Keith Allard

Lindsey Smith / Michigan Radio

One of the most unusual political races this election is playing out in Grand Rapids. It’s the story, the saga that is the race for the 76th State House seat.

Back in May, there was a Democratic lawmaker who wanted to become a Republican. Switching political parties is not unheard of in Michigan, although it hasn’t happened since the 1990s.

Lindsey Smith / Michigan Radio

The race to become the next state representative for Grand Rapids’ 76th District is getting even weirder. It’s now a four-way race between Democrat-turned-Republican Roy Schmidt, political newcomer Winnie Brinks for the Democrats, independent candidate Keith Allard and now a write-in candidate Bing Goei.

Goei made the announcement today. His write-in campaign to unseat Roy Schmidt in the Republican primary did surprisingly well. But Schmidt managed to hang on to the GOP nomination by a very slim margin.

Now Goei says people are begging him to run in the November election anyway.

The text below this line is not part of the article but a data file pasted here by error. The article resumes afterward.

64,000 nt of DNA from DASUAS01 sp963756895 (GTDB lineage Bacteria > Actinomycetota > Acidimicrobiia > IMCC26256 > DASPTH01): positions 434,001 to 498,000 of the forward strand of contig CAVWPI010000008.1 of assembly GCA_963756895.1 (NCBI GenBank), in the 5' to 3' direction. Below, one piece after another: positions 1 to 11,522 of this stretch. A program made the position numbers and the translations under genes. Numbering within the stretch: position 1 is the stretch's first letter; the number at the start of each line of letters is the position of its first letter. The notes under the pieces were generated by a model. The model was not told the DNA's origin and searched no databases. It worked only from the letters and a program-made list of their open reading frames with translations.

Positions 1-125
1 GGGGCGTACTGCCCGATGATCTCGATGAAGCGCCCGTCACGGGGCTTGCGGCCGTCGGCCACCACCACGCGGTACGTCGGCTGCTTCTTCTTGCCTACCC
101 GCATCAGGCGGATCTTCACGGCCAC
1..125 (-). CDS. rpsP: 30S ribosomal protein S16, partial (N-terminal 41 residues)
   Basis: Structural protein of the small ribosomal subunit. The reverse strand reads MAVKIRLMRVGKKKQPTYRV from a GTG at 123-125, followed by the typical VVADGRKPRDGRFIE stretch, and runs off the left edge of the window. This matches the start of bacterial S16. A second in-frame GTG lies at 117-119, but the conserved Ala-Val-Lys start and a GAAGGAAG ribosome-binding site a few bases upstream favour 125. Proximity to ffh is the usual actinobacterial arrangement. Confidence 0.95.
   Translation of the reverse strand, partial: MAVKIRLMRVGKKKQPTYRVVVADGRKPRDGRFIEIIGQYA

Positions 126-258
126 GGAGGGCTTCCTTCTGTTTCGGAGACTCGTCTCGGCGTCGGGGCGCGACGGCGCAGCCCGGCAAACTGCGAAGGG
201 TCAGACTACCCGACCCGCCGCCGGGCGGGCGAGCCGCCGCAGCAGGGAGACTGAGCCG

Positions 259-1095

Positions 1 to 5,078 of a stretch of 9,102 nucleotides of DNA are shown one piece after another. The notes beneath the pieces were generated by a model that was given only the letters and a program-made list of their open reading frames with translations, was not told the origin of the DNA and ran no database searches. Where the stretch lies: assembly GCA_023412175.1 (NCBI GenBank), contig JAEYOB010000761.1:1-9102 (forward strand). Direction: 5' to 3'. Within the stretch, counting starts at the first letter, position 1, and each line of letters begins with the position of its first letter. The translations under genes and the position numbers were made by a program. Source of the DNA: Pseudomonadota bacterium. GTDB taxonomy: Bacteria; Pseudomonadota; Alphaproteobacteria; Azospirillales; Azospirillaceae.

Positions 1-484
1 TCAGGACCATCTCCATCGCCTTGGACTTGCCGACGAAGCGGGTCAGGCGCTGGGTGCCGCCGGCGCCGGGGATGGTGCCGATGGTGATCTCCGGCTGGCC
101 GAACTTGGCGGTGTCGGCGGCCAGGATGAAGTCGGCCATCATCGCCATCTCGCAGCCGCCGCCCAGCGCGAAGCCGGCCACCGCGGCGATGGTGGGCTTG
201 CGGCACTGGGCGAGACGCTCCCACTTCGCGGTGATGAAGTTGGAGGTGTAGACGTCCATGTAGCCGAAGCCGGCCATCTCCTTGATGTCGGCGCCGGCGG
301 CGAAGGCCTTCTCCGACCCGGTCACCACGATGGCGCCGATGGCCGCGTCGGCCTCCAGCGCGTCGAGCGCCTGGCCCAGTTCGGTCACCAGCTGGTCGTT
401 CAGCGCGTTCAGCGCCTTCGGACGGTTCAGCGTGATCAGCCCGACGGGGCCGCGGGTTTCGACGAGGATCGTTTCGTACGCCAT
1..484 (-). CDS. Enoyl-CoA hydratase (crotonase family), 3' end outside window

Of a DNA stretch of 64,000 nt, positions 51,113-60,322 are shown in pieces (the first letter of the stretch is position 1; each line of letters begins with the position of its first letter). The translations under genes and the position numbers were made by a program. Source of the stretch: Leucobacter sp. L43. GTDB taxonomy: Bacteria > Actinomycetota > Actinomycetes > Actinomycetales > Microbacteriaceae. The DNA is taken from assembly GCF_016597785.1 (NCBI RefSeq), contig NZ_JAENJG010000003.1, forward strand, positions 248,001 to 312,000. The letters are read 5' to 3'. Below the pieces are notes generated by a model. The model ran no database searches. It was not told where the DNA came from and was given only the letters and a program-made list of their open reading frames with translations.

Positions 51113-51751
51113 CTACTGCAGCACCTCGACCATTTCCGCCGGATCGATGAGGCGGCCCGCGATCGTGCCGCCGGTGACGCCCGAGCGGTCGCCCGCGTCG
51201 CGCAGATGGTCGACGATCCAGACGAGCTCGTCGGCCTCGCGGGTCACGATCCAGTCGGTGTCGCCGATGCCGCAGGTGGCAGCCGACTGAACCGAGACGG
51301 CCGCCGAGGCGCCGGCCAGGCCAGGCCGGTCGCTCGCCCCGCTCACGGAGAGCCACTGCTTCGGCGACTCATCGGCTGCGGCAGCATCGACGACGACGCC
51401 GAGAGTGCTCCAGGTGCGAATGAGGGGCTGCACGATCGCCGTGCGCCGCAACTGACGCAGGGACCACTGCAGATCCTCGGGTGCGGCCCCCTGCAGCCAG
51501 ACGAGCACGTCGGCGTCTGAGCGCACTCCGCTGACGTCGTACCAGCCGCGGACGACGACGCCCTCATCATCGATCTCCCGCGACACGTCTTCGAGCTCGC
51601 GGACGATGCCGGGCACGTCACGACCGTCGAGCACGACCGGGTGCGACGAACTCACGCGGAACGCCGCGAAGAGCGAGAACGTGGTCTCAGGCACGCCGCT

“When people call on me I have this crazy thing about responding to them,” Goei said.

He admits his odds are not so good.

“If I understand history correct, that if (insert laughs from Goei and his supporters) well, when I win that it will be the first write-in candidate who has won a state house of representative position,” Goei said.

But pressed on this issue by a reporter Goei insisted his data shows his is a “very winnable campaign”.

Courtesy photo / Friends of Keith Allard

More people are lining up to oust Democrat-turned-Republican State Representative Roy Schmidt. Another candidate is kicking off his campaign Monday evening.

A few months ago, Schmidt caused chaos when he switched political parties just minutes before the filing deadline for candidates to appear on the ballot. The move left Democrats without a candidate and many Kent County Republicans with a candidate they’re not very excited about.